Sunday, July 23, 2006

"Good" cancer?

I keep meaning to write about the title of this blog. There are lots of people--lots of doctors--who will say there is no such thing as a "good" cancer. This is a terrible disease and you just really do not want to hear that diagnosis, ever. On the other hand, we can certainly differentiate between a thyroid cancer, which can often mean a bit of treatment and then you go on with your life; and liver or pancreatic cancers, which tend to mean that you will be fighting hard with aggressive treatments for a few months, after which it is possible you may not even be here anymore.

When I was diagnosed with my Stage II-A breast cancer, part of the doctor's first sentence was, "...and we're gonna cure you." That word, cure, stood out prominently. It was wonderfully reassuring, especially coupled with my longstanding sense that breast cancer was a "treat-and-go-on" diagnosis. In the past, I had taken note of famous women who had it, but always those who survived. Betty Ford. Melissa Etheridge. Olivia Newton-John. Jill Eikenberry (who was my age when diagnosed). I always felt like we heard that these women had breast cancer, and then they were treated, and then they stayed around--in many cases, for decade after decade. My own aunt had it and recovered. Because of all this, breast cancer seemed like a mild setback, and I was relatively optimistic.

But it's really all about your perspective. A woman in my support group was devastated by her diagnosis (she's close to my age, and her cancer is not much worse than mine) because she had known several women in her life who had breast cancer, and virtually all of them died. She felt she'd been given a death sentence. And indeed, the bad news starts pouring out once you are paying attention. Linda McCartney, novelist Carol Shields, Wendie Jo Sperber, and Columbian singer Soraya are only a few of the famous who recently died of their breast cancer--the latter two, quite young. I have heard plenty of stories, now, of recurrences and metastasis, and when I found that my own risk of that was 20% even after chemo, I felt a lot of my optimism grow dark.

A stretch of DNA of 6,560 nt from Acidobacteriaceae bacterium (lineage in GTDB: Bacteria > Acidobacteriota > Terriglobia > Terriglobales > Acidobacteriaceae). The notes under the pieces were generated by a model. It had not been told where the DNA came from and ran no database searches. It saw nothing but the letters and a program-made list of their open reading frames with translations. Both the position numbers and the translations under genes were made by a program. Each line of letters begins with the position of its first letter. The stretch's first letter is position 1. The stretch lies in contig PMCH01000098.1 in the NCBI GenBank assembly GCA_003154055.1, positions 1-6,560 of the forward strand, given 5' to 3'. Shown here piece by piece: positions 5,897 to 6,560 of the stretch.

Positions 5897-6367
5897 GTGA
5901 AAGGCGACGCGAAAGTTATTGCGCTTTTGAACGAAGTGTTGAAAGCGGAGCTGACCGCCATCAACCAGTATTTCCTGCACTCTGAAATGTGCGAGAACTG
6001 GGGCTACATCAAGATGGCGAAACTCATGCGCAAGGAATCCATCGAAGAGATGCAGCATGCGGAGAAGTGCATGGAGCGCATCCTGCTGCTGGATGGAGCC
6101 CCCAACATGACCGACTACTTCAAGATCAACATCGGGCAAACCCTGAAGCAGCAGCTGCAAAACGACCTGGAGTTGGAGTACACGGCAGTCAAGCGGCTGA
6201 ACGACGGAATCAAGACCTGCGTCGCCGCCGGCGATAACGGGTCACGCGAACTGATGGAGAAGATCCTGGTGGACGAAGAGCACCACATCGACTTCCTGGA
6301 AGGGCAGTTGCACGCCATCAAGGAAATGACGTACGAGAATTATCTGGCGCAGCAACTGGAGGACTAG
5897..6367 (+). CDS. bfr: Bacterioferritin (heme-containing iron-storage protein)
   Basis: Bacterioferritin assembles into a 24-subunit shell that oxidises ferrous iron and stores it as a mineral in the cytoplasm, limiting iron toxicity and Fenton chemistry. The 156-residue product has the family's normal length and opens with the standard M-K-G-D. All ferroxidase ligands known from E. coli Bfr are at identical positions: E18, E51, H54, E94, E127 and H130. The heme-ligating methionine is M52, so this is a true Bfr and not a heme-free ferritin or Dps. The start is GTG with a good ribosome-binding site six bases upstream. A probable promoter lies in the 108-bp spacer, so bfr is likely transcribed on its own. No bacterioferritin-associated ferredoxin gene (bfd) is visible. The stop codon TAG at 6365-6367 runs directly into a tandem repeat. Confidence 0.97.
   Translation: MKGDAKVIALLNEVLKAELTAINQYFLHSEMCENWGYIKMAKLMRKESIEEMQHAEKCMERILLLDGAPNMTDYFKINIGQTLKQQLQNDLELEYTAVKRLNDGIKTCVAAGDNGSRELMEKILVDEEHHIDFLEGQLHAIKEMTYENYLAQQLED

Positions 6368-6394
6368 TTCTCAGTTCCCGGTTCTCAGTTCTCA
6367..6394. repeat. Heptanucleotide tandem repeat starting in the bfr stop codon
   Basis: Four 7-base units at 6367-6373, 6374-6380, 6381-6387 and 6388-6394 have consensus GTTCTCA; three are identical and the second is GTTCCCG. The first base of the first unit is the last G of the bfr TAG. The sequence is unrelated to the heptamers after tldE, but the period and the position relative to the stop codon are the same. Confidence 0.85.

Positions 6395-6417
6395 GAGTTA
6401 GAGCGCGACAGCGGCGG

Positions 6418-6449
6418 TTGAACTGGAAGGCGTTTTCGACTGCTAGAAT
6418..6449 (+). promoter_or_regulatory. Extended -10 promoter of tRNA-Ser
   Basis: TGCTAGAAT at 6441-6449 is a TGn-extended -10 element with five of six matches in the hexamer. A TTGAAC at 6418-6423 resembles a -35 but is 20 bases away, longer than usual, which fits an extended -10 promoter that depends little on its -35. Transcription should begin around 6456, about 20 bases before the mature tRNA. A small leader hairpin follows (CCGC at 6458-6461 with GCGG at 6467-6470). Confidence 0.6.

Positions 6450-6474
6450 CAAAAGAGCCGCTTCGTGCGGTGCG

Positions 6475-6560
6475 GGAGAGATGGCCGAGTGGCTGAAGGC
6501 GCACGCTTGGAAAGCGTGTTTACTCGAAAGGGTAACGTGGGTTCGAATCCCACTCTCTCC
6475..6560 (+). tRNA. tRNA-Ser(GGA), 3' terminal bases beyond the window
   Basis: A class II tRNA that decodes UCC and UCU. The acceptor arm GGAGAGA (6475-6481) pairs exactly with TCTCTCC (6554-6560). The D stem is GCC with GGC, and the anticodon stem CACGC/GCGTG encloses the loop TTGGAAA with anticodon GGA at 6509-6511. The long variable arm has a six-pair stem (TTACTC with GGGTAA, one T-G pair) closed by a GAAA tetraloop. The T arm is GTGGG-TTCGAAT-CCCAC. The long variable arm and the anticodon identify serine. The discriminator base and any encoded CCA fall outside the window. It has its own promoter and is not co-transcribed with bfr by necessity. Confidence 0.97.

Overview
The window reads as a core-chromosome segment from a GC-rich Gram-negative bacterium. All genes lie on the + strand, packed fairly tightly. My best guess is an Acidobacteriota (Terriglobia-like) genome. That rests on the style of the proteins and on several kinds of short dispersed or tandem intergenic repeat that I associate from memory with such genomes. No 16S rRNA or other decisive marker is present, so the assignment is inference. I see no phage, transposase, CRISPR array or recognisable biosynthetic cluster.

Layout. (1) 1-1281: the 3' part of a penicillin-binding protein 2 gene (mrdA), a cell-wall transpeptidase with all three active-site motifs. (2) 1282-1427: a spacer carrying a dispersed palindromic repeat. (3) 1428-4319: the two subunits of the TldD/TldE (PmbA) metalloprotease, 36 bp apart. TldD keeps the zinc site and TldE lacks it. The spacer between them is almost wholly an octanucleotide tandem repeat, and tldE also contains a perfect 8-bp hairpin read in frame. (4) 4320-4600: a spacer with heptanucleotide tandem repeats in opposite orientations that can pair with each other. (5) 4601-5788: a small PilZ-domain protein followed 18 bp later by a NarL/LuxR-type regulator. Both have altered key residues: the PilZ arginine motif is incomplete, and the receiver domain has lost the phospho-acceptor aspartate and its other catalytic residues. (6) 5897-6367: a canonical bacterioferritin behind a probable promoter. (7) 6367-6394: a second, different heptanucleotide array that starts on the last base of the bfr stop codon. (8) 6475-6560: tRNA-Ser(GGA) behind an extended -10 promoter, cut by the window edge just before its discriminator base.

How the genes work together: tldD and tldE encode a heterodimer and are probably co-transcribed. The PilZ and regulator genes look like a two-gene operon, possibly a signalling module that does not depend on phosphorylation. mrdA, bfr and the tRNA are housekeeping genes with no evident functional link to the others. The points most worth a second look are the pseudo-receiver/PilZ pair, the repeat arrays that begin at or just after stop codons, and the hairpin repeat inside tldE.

At this point, the optimism and the darkness take turns dominating my views. But overall, I'm glad I chose this title. I very much hope that the 80% chance that I have no recurrence prevails; I am grateful that I don't have one of the far more serious and worrisome cancers that send people to the Wellness Community support groups on the same night as mine. It is awfully easy to come across information that is terrifying, and to focus on the dangers that might lie ahead. I like having the constant reminder that I once thought of this as a pretty easy thing, and that the odds tell me that, in fact, it really might be.


Anonymous said...

You're just the greatest kid ever!!!!!

Heidi and Sarah Face The Day said...

Hoping Tuesday goes okay for you and really looking forward to seeing you tomorrow! Perspective is everything indeed and it can swerve you from here to there depending on what person's story you hear and where you are at on any given day. I can relate so much to what you wrote about. Thanks for your perspective.

Anonymous said...

your strength is a constant amazement! yeah, i know, there've been some bleak days and even some black days, but i believe you're doing what this crappy situation was supposed to give you the opportunity to're living it close up but you're also stepping back a bit to try to see a bigger in which you're so much much more than your breasts, your body, your hair, your achievements, your fears, your whatevers. As you engage the whole experience of "the cancer" you've been learning much more about yourself and those about you who love and respect you. Not to be a pollyanna, but karmically (sp?)this is probably one of the central lessons you came to learn...and you're doing a mah-velous job, m'dear. i love you. Dad